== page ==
Can patients with chronic kidney disease (CDK) safely undergo a transcatheter aortic valve replacement (TAVR) for severe aortic stenosis? Or is the risk too high that the procedure will make the patient’s CDK worse?
According to a new study published in the Journal of the American College of Cardiology, TAVR does not have a negative impact on a patient’s renal function. In fact, a patient’s CDK stage typically remains unchanged after TAVR—and sometimes, it even improves.
The authors explored data from more than 5,000 TAVR patients who received treatment from April 2007 to October 2014. The mean patient age was 84 years old, and all patients had severe aortic stenosis with a trileaflet aortic valve. Researchers included inoperable, high-risk and intermediate-risk patients in the study. In instances when the treatment changed from intended TAVR to another plan of action, including surgical aortic valve replacement, that patient’s data was excluded altogether.
Overall, CKD was common among TAVR patients, and CKD stage 2 or greater was present in 91% of patients. The CKD stage either improved or stayed the same seven days after TAVR in a vast majority of cases, including 99% of the time when the patient had CKD stage 4.
Also, the researchers noted, a higher pre-TAVR estimated glomerular filtration rate (eGFR) and transfemoral approach were both “strongly associated” with higher post-TAVR eGFR.
“The current study provides practical guidance and reassurance to physicians of patients with CKD reluctant to undergo TAVR due to concerns for worsening kidney function during the procedure,” wrote lead author Robert J. Cubeddu, MD, of Cleveland Clinic Weston in Weston, Florida, and colleagues.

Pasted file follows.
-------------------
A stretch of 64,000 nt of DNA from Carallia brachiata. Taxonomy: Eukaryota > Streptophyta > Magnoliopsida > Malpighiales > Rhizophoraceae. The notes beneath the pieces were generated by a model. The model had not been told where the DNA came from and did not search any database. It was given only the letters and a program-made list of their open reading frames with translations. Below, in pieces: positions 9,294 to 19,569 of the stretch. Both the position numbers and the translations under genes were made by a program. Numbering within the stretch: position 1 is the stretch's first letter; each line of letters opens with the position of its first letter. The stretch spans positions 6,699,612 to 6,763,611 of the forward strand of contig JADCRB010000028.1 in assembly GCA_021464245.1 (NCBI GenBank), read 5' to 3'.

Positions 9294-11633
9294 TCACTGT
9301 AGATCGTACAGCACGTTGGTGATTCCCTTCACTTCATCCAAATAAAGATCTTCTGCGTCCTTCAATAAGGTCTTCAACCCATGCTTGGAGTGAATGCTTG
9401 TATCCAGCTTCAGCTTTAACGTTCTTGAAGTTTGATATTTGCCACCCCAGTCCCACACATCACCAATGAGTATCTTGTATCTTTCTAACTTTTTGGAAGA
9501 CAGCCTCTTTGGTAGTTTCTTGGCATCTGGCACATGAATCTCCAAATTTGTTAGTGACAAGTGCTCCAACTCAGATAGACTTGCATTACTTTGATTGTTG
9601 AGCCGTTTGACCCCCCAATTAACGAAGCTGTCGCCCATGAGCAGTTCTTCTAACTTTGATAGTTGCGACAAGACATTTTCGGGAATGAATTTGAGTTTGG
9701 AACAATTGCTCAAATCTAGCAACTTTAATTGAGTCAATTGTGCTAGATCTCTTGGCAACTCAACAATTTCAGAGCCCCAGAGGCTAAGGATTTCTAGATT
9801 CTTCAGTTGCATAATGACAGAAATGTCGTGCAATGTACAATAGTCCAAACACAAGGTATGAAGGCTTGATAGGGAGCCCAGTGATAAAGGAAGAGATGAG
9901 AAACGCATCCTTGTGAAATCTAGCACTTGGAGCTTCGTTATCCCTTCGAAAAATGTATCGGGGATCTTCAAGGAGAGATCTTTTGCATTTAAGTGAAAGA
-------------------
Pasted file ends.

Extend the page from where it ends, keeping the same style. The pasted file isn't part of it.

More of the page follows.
A separate editorial, also published in the Journal of the American College of Cardiology, reviewed the topic of TAVR and CKD at length. The authors praised the work of Cubeddu as “insightful,” noting how it compares with prior studies.
“The novel conclusion that TAVR is likely to stabilize or improve renal function in patients with CKD seems inconsistent with prior studies of exclusively higher surgical risk CKD patients undergoing TAVR that demonstrated a greater degree of worsening post-procedure kidney function,” wrote lead author Benjamin Z. Galper, MD, MPH, of Mid-Atlantic Permanente Medical Group in McLean, Virginia, and colleagues. “However, the findings of Cubeddu et al. are consistent with a recent meta-analysis that found CKD to be associated with increased mortality and poorer overall outcomes only in high-risk patients undergoing TAVR, but not in intermediate- and low-risk patients. This observation suggests that the interaction between CKD and poor TAVR outcomes is less pronounced in lower surgical risk patients. Of note, although the present study included patients with a broad range of surgical risk, it did not stratify outcomes by surgical risk level.”
The team behind the editorial also emphasized a point made in the original study—that these findings should help make patients and physicians alike less reluctant to consider TAVR as a treatment option if the patient has a history of CKD.
“The findings of this study will influence shared decision-making between CKD patients and the heart team,” Galper and colleagues added.
The full analysis from Cubeddu and colleagues is available here.